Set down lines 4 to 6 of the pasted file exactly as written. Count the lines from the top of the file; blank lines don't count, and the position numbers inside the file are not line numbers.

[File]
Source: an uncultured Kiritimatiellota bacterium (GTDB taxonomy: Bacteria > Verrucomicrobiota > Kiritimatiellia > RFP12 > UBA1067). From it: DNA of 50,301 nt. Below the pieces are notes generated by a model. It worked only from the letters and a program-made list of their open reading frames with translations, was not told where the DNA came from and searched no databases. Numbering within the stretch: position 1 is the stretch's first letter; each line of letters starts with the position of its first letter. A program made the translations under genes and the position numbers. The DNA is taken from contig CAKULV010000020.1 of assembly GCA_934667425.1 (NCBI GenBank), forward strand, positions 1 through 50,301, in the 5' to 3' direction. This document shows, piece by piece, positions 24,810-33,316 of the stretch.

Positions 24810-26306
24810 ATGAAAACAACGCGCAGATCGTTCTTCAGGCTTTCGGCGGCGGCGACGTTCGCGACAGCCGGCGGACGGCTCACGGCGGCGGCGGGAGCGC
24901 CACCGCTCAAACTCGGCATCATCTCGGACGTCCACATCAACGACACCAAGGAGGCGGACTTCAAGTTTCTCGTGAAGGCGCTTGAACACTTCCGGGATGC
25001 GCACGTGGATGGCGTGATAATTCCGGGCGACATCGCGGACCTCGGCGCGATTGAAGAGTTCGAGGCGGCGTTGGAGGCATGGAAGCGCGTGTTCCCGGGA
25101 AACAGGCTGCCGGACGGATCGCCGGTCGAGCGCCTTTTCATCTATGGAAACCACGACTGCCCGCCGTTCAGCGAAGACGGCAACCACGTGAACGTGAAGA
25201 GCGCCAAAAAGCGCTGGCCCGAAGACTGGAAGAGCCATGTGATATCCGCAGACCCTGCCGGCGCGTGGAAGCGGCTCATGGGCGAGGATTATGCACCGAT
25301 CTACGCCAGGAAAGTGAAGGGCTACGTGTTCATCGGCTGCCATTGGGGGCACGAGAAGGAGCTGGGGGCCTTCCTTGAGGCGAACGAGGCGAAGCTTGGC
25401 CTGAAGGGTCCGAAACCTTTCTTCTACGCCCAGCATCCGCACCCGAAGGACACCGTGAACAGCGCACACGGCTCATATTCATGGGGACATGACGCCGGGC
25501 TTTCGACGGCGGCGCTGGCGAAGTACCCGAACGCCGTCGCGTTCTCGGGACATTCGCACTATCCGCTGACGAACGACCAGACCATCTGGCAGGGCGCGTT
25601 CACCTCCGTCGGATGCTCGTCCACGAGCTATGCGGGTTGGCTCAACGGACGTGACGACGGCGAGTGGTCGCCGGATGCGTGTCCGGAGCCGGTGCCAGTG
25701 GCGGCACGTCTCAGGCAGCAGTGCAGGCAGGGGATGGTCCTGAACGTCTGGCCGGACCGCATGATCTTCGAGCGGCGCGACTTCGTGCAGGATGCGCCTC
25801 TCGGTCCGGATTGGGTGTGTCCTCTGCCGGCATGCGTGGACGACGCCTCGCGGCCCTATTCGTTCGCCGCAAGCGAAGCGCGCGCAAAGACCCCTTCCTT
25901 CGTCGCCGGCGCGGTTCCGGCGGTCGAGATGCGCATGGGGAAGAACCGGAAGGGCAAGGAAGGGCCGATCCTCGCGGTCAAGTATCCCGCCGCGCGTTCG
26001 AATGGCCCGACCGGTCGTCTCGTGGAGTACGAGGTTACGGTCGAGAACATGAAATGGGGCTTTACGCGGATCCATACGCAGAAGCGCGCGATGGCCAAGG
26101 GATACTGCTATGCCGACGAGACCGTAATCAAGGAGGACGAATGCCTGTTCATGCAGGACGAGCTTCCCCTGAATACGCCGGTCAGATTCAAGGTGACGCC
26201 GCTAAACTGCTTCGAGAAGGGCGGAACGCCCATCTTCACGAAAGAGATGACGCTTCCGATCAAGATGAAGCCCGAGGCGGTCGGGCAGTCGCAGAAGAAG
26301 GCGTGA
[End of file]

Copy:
24901 CACCGCTCAAACTCGGCATCATCTCGGACGTCCACATCAACGACACCAAGGAGGCGGACTTCAAGTTTCTCGTGAAGGCGCTTGAACACTTCCGGGATGC
25001 GCACGTGGATGGCGTGATAATTCCGGGCGACATCGCGGACCTCGGCGCGATTGAAGAGTTCGAGGCGGCGTTGGAGGCATGGAAGCGCGTGTTCCCGGGA
25101 AACAGGCTGCCGGACGGATCGCCGGTCGAGCGCCTTTTCATCTATGGAAACCACGACTGCCCGCCGTTCAGCGAAGACGGCAACCACGTGAACGTGAAGA